This need for ‘predictability’ in working conditions between employer and employee has been underlined in 2019 through an EU directive on ‘transparent and predictable working conditions in the European Union’ (European Commission, 2019). Though the directive acknowledged that the employer must indicate the ‘place of work’ to the employee, and that there may not be a ‘main place of work,’ it does not oblige the employer to outline how much time the employee should spend at these places of work (European Commission, 2019). This elasticity, which has been beneficial to those with parental responsibilities, is not as equally beneficial to young workers, who seldom have these duties but face more pronounced difficulties in finding affordable housing. 

Beyond these suggestions, the increased valorisation of places other than the ‘home’ for work might offer further solutions. If coworking spaces are largely associated with ‘digital nomads’ or infamous through their association with companies such as WeWork (Platt & Edgecliffe-Johnson, 2020), they do provide an alternative locus of work to the traditional ‘home’ setting (Lee et al., 2019). Temporary solutions to ease pressure off this crisis might involve publicly subsidised coworking spaces or schemes that encourage companies with employer premises in areas of high residential rent relative to junior employee salary to provide access to more commuter-friendly co-working spaces. These solutions would require recognising that sustainable teleworking can exist outside of the ‘home’. The 2021 Austrian ‘home office’ legislation, for example, prioritises the home —and only the home or residential spaces— as a place for telework, allowing for certain tax-deductible perks such as ergonomic furniture. When not provided by the employer, portable equipment that allows for virtual work to be completed in a more mobile setting, outside the home, might also benefit from these perks to encourage sustainable telework outside of residential spaces.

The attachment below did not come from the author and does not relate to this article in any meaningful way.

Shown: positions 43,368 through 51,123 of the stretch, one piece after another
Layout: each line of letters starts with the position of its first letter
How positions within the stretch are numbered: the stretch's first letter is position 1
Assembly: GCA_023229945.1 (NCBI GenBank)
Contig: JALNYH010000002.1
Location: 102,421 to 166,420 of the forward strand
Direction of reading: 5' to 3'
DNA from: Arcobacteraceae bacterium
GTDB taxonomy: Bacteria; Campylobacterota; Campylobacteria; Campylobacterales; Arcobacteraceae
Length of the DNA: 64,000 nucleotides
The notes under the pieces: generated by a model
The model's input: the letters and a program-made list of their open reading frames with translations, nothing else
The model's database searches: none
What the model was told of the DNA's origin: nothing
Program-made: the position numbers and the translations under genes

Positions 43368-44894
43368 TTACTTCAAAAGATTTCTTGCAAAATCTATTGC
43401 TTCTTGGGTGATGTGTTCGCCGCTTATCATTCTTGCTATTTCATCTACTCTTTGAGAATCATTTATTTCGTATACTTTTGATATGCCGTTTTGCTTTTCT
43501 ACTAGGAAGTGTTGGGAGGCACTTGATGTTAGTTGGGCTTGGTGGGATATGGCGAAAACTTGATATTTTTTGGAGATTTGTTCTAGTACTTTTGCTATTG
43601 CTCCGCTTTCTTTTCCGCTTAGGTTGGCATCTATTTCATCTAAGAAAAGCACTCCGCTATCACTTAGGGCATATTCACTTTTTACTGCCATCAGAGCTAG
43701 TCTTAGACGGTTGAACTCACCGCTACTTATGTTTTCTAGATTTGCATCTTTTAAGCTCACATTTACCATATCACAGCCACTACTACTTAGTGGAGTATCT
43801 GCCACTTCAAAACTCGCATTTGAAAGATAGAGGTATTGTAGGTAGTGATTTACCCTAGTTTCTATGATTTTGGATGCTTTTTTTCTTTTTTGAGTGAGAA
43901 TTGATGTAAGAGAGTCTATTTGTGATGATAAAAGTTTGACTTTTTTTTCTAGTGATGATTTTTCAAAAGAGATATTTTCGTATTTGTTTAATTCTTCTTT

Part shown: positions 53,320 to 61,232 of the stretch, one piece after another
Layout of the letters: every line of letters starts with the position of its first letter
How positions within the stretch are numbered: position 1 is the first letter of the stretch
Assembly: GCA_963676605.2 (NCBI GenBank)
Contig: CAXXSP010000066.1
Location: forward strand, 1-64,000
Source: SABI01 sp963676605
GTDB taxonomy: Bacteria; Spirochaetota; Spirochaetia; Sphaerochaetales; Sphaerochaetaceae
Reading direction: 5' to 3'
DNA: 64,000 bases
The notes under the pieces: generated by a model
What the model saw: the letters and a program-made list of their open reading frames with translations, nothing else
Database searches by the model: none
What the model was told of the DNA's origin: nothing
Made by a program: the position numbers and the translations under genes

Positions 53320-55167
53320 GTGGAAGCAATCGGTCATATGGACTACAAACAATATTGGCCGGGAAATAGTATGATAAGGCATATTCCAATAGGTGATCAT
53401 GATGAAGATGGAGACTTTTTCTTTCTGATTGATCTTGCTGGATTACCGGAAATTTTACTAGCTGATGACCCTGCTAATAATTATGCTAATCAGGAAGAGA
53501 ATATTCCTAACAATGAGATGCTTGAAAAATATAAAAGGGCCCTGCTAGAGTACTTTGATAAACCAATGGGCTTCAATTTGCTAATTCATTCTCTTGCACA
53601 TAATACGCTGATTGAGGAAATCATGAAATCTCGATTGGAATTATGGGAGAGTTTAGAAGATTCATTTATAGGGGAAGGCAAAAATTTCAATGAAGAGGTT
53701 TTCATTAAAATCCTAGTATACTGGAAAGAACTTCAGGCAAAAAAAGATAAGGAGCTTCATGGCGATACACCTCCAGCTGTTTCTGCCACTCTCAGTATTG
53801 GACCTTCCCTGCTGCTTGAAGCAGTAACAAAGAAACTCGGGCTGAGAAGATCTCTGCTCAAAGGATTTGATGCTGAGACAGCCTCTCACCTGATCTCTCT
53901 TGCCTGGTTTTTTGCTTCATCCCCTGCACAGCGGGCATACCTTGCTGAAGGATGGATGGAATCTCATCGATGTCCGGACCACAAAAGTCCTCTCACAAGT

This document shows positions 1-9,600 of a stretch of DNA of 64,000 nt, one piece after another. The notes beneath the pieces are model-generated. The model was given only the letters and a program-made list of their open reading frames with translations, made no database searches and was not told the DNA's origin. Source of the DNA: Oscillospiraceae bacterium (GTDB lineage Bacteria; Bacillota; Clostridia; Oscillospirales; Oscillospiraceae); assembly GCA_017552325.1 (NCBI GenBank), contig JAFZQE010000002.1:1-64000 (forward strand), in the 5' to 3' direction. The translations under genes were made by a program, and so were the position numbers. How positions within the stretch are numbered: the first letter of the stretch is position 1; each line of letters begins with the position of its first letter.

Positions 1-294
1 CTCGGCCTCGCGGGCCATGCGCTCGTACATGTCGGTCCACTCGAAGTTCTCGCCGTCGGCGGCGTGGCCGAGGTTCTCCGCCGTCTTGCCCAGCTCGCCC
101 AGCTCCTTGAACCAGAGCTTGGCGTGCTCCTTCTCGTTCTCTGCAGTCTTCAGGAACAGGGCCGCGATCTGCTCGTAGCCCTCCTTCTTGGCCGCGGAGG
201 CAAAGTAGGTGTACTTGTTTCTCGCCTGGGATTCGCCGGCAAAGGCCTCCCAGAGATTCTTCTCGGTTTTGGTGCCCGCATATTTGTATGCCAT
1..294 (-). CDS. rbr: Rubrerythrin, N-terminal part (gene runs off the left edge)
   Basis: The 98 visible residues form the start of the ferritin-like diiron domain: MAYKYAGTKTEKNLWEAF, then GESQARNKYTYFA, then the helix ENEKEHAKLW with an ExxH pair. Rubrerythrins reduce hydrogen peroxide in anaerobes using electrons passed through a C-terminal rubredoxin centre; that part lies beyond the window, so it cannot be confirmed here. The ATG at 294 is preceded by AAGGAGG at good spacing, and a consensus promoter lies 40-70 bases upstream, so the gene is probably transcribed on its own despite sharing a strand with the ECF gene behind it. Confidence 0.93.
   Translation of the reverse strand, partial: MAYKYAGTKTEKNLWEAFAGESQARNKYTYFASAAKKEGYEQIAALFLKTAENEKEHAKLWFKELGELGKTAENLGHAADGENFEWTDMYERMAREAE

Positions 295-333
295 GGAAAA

This paper has sought to underline the unique position that young people are in when involved in ‘hybrid working.’ It has noted the lack of access to affordable housing faced by the young, the difficulties they face when forced back into the family home or house shares. Coupled with long commuting times in some countries, this risks leading to increasingly poor levels of well-being among young people and thus, an unsustainable workforce. It has also emphasised the difficulties of hybrid working when its terms are not clearly outlined at the start of the employee-employer relationship, but rather are informally re-negotiated. If this flexibility and spontaneity is beneficial to more senior employees with caring responsibilities, it should not be assumed to be as liberating for the young. Ultimately, the paper has suggested that, in an increasingly mobile workplace, issues of affordable housing need to be recentred where younger members of the workforce are concerned. It is only through acknowledging these difficulties that a truly sustainable mobile workforce can be created.


Policymakers across the EU ought to prioritise measures in which employers must define the extent of hybrid work at the start of an employee’s contract. Crucially, this would allow young people to commute to employer premises on clearly designated days. As a result, the younger workforce would have the scope to move out of prohibitively expensive cities. There is also a pressing need to reconsider the position of workplaces other than the ‘home’ as legitimate sites of telework. In order to do so, the use of these by employers and employees needs to be encouraged. It is also worth noting that the current younger segments of the workforce, who are currently living in undesirable conditions, will require better access to publicly funded mental health support if they are to continue working in cities for prolonged periods of time without burnout. Finally, policymakers must be aware that any discussions that they have on affordable housing are in fact also discussions on the durability of the workforce, and thus ensure that such discussions centre issues of workplace sustainability.